Transplantation Proceedings 03/2011; 43(2):512-5. · 0.95 Impact Factor
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    ABSTRACT: Rabbit antithymocyte globulin therapy (rATG) is a potent lymphocyte-depleting agent commonly used following renal transplantation to reduce the risk of acute rejection. Standard doses (7-10 mg/kg) of rATG result in profound lymphopenia and predispose patients to infection and malignancy. The effects of lower doses of rATG (LoD-rATG, 3-5 mg/kg) on peripheral blood lymphocytes (PBL) are as yet unknown. In this prospective clinical trial, PBL subsets were characterized by flow cytometry over 12 months following LoD-rATG therapy. All patients were initially treated with standard doses of tacrolimus, mycophenolic acid, and prednisone. At 3 months, patients were randomized to either lower doses of tacrolimus or sirolimus to examine the effects of maintenance immunosuppression on PBL reemergence. LoD-rATG therapy resulted in prolonged suppression of CD19+ B cells, total CD3+ T cells, as well as naïve and memory CD4+ T cell and CD4/CD25/Foxp3+ T-regulatory subsets irrespective of chronic immunosuppressive therapy. Selective depletion was only noted in the CD4CD45RA+ naïve T-cell subset resulting in an altered memory/naïve CD4+ ratio. LoD-rATG failed to deplete CD8+ T cells, which increased their relative contribution to the total CD3+ pool. All other lymphocyte subsets maintained near normal proportions. Thus, LoD-rATG therapy may lessen the adverse effects of full dose rATG while maintaining overall efficacy.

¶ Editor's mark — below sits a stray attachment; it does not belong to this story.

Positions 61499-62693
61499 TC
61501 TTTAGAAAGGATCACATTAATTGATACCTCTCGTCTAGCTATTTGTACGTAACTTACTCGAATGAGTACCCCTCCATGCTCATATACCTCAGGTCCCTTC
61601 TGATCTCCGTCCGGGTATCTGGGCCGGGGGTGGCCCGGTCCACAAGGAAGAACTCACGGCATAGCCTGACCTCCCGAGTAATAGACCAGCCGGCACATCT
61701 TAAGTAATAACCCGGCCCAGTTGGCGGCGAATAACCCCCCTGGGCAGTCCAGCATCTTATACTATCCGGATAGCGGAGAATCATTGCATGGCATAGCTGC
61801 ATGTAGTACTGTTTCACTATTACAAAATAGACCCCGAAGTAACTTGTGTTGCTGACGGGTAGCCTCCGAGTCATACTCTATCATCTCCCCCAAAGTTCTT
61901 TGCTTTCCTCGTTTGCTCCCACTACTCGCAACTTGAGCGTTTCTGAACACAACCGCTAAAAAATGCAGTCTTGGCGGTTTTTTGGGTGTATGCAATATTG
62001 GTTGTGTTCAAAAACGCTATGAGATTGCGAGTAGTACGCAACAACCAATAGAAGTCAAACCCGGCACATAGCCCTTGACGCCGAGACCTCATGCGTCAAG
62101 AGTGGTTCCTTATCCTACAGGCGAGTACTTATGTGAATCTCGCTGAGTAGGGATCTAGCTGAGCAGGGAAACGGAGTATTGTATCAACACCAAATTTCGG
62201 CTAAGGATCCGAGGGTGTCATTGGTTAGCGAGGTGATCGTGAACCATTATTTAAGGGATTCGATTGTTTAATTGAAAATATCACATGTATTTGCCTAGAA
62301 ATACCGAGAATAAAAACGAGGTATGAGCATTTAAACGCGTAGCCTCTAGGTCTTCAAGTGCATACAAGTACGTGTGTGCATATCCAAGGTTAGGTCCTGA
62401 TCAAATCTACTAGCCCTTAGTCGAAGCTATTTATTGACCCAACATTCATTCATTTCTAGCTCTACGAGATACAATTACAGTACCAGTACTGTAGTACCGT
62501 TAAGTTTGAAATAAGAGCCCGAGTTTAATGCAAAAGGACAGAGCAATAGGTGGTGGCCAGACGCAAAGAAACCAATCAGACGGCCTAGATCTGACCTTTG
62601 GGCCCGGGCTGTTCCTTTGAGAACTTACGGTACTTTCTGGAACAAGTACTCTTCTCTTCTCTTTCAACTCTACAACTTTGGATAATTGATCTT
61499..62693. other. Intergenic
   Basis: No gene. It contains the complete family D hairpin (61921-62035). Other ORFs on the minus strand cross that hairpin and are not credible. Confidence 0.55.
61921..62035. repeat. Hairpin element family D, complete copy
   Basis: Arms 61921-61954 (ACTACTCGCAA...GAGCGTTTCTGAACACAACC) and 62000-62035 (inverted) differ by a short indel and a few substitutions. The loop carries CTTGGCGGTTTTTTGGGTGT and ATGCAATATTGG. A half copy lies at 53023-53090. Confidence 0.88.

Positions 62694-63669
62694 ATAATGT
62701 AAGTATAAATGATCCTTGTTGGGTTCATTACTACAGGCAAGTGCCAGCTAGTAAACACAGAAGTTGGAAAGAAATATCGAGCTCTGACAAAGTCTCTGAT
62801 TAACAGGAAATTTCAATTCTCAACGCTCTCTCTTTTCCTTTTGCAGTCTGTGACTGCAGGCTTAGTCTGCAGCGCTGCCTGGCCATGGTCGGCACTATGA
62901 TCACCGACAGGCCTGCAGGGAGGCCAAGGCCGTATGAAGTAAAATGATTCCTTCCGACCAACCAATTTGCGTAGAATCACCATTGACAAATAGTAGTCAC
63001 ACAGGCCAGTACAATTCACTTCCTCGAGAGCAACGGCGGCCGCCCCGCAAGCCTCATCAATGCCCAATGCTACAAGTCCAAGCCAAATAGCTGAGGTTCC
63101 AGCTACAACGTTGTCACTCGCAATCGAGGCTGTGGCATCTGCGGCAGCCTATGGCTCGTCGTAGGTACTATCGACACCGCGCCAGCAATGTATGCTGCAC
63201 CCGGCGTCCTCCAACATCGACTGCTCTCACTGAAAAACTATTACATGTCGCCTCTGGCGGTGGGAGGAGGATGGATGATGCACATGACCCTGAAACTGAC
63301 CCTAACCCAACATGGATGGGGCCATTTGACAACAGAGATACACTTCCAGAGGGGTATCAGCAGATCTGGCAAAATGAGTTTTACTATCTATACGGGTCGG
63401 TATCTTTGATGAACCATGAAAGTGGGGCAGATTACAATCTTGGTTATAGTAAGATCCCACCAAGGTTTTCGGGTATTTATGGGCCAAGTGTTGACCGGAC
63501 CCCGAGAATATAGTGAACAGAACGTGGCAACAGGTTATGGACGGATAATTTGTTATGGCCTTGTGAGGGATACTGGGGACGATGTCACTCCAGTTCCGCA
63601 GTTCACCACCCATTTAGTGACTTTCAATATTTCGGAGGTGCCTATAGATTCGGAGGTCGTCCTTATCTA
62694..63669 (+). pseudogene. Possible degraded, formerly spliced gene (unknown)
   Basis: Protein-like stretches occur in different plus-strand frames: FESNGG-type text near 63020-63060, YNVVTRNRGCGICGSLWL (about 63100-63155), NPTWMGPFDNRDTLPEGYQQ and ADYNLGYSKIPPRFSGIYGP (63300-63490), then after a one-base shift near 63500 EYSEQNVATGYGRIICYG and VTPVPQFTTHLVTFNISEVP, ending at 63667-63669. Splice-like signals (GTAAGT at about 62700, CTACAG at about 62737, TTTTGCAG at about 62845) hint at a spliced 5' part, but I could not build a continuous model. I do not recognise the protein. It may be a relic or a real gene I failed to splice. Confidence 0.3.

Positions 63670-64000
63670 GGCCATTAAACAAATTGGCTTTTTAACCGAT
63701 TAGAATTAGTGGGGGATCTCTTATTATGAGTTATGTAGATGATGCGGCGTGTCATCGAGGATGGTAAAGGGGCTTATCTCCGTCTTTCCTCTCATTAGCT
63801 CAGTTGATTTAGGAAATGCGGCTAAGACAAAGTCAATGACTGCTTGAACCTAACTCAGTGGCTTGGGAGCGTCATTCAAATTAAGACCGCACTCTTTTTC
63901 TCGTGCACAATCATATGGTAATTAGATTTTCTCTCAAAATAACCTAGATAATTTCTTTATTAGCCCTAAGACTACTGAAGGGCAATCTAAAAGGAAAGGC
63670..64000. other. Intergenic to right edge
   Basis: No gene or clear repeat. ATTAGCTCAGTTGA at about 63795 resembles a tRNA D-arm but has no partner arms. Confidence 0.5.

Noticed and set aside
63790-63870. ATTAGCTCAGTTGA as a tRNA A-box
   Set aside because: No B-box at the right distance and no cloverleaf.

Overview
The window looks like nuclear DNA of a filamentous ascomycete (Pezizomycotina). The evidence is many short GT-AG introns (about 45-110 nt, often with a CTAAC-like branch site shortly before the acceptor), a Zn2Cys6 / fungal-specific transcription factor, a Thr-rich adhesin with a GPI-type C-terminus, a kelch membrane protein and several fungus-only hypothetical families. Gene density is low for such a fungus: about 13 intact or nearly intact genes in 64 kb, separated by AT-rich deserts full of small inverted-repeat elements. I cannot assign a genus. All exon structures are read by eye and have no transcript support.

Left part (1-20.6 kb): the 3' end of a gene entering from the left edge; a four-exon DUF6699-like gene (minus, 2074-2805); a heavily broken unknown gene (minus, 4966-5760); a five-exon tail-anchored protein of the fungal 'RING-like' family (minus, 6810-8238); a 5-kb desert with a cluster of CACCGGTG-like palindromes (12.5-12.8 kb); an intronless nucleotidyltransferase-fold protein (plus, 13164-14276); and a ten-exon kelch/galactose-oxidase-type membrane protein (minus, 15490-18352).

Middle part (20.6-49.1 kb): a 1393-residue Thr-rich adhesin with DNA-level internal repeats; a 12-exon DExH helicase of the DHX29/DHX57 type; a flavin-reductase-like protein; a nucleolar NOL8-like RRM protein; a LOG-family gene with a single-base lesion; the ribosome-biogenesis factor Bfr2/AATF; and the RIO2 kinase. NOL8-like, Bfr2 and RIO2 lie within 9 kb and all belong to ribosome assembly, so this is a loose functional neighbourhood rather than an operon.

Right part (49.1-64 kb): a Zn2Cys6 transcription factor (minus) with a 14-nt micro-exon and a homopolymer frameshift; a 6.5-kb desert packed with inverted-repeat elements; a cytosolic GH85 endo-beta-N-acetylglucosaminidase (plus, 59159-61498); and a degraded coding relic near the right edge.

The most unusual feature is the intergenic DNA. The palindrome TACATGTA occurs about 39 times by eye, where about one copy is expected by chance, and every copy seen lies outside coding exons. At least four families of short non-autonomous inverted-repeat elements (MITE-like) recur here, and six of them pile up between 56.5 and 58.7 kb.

Transplantation Proceedings 03/2011; 43(2):462-5. · 0.95 Impact Factor
  • Transplantation 01/2010; 90. · 3.78 Impact Factor
  • Transplantation 01/2010; 90. · 3.78 Impact Factor
  • Transplantation 01/2010; 90. · 3.78 Impact Factor
  • Transplantation 01/2010; 90. · 3.78 Impact Factor